Netflix, LinkedIn, Yahoo, and eBay are some of the most popular applications built on the Node.js framework. What separates Node.js from the rest of the framework family—PHP, Ruby on Rails, and Python—is its ability to easily scale, flexibility to be altered, and fast delivery of prototypes.
If Node.js is so efficient, why do you need to monitor it?
Running large-scale enterprise Node.js applications not only requires scalability and flexibility, but also the guarantee that services are available and performing as expected. Companies can lose customers if they aren’t able to meet service-level agreement (SLA) terms due to downtime or poor performance of applications in production. As the cost of development is an important factor to consider, it becomes vital to monitor the performance of critical applications and gain insight into errors quickly.
While digging deep into Node.js application performance, DevOps teams face challenges in the following areas:
- Error handling
- Metric monitoring
Debugging refers to removing errors in your application code, while error handling refers to the correction of flaws in the code and algorithm in an attempt to optimize it. With the help of a robust Node.js application performance monitoring tool, you can recognize the problematic areas in your application code, spot the source of faults, and identify performance degradation in your applications.
ManageEngine Applications Manager comes with a powerful fault management system—consisting of a root cause analyzer; adaptive, static, and dynamic threshold configurations; anomaly profiles; and automated corrective actions—to help you with both debugging and error handling.
Tracking Node.js element data and aggregating it over a period of time will help you understand application behavior, and also anticipate any degradation in performance. Some of the metrics you need to look out for are:
- Response times
- Dependency management
- Event loop lags
- CPU usage
- Memory leaks
Here’s how Applications Manager can help you improve the performance of your Node.js applications in these areas.
Monitoring response times is critical, no matter the type of application. Response times provide information about the areas that degrade application performance, which makes troubleshooting easy.
With Applications Manager, you can monitor the response times of transactions, database operations, and traces. The break up of response times with respect to the operation performed and the elements on your web applications are presented on Applications Manager’s dashboard, which can help you deduce which transactions and components are time-consuming.
Errors and exceptions
Node.js includes only a handful of predefined errors, like RangeError, SyntaxError, etc., all of which are runtime errors inherited from Error. It’s important to understand the nature of errors to identify whether it’s an operational or programmer error.
Applications Manager provides essential information such as the count of errors and exceptions, types of error codes and their frequency, types of the exceptions and their frequency, and the top errors and exceptions.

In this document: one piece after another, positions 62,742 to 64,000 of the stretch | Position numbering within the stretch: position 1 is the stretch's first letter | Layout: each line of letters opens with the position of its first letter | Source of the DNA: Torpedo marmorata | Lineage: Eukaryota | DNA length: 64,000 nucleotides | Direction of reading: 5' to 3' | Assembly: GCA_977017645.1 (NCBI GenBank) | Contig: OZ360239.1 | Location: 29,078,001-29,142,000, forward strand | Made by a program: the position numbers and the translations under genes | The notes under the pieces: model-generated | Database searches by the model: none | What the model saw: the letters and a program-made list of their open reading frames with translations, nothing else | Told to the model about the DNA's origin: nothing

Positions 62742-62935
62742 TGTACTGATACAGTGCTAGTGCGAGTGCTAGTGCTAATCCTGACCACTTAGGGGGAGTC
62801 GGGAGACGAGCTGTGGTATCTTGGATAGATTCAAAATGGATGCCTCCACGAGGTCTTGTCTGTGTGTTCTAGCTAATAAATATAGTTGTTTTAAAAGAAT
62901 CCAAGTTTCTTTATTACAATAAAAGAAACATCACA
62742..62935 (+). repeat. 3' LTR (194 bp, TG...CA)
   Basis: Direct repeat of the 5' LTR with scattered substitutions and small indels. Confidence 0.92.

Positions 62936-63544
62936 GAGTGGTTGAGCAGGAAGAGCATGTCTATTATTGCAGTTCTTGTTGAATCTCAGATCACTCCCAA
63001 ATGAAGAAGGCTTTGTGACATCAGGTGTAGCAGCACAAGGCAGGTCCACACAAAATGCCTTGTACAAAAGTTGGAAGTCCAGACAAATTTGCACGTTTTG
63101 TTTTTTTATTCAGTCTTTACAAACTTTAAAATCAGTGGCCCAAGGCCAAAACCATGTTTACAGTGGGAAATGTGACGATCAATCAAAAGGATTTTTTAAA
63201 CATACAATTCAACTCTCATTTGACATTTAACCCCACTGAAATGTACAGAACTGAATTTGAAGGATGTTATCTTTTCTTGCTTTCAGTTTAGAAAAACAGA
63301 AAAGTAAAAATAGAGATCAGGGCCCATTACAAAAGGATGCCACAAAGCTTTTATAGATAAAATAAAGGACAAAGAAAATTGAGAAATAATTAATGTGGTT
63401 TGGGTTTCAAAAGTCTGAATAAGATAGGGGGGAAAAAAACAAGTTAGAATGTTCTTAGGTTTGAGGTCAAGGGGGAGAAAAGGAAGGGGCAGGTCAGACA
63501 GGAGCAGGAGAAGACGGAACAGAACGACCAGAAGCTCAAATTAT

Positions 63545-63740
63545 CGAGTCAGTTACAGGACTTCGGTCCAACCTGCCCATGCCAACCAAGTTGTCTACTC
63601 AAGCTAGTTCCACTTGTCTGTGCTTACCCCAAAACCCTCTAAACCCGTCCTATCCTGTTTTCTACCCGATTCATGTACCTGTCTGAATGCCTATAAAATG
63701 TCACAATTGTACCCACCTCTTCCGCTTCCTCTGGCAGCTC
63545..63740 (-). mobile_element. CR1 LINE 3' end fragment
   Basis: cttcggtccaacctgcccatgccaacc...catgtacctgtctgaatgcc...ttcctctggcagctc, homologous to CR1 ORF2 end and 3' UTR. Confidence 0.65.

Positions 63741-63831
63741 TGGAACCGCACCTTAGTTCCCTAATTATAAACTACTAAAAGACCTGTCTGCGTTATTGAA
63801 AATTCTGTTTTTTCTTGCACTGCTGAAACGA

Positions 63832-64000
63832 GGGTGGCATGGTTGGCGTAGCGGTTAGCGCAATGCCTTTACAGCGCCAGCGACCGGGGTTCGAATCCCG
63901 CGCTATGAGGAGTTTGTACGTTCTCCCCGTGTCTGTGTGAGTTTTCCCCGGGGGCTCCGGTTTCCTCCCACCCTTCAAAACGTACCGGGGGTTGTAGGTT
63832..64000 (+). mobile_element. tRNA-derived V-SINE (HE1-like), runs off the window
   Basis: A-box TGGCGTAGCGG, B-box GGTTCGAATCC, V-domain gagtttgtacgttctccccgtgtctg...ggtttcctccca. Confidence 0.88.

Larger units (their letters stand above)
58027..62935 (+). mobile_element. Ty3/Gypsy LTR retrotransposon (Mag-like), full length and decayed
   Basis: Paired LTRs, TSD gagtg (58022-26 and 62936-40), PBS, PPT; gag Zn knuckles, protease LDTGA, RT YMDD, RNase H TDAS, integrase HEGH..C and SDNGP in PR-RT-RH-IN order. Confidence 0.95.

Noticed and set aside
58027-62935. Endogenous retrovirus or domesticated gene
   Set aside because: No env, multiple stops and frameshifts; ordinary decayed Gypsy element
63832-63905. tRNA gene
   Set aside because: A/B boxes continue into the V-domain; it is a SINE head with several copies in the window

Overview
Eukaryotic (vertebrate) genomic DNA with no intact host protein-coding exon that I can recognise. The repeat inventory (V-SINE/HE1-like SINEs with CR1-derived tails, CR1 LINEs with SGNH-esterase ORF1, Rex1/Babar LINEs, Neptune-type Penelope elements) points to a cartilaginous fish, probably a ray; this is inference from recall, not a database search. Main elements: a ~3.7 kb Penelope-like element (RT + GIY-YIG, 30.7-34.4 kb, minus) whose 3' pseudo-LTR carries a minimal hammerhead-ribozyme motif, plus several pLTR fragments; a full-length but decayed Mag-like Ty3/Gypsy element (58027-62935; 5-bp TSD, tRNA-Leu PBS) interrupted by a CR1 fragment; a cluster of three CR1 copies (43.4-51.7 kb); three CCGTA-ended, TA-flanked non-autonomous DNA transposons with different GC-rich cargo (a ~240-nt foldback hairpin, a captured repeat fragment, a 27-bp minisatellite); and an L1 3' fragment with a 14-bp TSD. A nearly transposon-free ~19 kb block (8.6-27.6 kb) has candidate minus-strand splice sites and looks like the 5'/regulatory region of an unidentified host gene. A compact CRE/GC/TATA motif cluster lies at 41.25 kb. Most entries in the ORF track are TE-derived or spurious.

Relying on foreign components for your module to run is part of development for most Node.js-based applications. As time goes on, mapping these dependencies becomes complex, especially when the code is borrowed from an open-source library.
A Discovery and Dependency Mapping tool—which Applications Manager also offers— presents the dependencies of your applications on various external software or components, enabling you to test their quality and availability.
Event loop lags
The event loop is a space where other requests exist when the main request is being processed by the Node.js thread. Although this helps in offloading operations to the system kernel to prevent blocking, taking up too many tasks at once or tasks that are time-intensive can result in slow responses.
Monitoring event loops can help you discover if the event loops are taking too much time to process or if the number of tasks per loop has increased, which leads to increased latency.
Unlike other frameworks, Node.js is a single-threaded system. This means that a single thread caters to all the client’s demands—Node.js takes all requests, then delegates most of the work to other system workers—as opposed to other languages, which create new threads for every request.
This thread is efficient and unaffected unless a CPU-intensive request is being handled. Therefore, CPU usage must be tracked constantly to ensure that the main thread is not overloaded, lest it ruin the tasks and slow down your applications. Applications Manager monitors the CPU used by Node.js applications to help you identify processor-intensive operations and assign them to other workers.
One of the limitations in Node.js is in its memory usage; only up to 1.4GB of memory can be used before a fatal error occurs. The V8 code originally ran in a 32-bit browser with very strict and enforced memory restrictions, and was then moved to a 64-bit one; this memory limitation may be a remnant from the days of its conception.
It’s imperative to keep an eye on the memory usage of Node.js applications to avoid errors. Applications Manager also provides host-level metrics like memory consumption and garbage collection stats to help you prevent memory scarcity and control memory leaks.
ManageEngine Applications Manager is an application performance management (APM), infrastructure, and end-user experience monitoring solution that supports monitoring over 130 technologies, all on a single console. Built for today’s complex, dynamic application performance management needs, you can even monitor homegrown apps with custom scripts. To experience everything Applications Manager has to offer, try a 30-day free trial, or schedule a personalized demo today!